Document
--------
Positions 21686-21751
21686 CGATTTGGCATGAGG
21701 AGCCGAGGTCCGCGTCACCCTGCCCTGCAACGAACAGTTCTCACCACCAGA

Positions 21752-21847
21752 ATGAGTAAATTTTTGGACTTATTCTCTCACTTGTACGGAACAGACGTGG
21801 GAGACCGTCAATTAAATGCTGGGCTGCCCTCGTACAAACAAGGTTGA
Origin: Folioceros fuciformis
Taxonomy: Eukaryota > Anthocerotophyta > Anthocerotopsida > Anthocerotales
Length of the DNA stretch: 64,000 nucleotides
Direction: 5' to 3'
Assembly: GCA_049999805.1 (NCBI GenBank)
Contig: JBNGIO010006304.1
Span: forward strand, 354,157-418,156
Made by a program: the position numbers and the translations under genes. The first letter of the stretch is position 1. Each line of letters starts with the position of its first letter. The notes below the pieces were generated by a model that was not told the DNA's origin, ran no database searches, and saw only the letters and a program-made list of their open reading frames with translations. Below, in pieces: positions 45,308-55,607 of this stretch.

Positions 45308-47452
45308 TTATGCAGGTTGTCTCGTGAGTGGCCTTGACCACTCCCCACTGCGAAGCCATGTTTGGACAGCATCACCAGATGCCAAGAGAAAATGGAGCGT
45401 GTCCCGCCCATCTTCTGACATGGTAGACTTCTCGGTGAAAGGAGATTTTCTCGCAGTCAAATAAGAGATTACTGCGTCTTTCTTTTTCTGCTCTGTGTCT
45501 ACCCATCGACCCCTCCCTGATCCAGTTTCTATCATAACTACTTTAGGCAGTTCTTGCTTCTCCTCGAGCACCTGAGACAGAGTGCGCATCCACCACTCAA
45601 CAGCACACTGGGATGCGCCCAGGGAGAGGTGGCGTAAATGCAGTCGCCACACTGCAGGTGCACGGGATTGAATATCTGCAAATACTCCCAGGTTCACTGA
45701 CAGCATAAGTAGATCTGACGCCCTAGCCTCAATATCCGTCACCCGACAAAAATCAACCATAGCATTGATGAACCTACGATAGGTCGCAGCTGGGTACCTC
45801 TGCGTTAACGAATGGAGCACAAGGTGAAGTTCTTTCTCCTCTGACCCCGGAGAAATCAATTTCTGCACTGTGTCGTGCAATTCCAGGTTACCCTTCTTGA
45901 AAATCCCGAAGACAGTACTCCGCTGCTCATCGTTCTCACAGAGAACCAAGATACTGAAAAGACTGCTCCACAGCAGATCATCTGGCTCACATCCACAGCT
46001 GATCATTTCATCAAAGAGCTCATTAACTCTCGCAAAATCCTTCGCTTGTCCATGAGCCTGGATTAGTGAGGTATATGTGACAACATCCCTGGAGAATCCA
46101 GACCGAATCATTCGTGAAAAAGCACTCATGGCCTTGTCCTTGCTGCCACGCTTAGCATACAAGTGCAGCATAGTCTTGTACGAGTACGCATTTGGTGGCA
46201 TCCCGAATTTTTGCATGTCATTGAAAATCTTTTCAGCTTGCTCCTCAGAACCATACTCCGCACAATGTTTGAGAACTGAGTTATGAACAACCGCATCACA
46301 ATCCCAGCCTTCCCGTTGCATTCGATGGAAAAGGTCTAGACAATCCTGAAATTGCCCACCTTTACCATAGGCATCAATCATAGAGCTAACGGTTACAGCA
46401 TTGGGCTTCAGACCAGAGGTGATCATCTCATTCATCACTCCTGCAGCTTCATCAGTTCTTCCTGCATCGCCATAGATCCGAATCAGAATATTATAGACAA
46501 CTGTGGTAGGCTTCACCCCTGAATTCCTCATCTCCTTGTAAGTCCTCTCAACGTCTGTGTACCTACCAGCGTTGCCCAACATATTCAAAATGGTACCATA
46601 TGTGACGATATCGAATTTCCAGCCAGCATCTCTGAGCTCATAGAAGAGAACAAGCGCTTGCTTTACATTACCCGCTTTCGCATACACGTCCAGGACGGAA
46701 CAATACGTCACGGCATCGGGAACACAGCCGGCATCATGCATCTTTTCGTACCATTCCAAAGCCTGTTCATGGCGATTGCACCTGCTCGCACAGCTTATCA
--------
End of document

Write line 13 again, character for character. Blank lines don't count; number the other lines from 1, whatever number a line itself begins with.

Span: forward strand, 354,157-418,156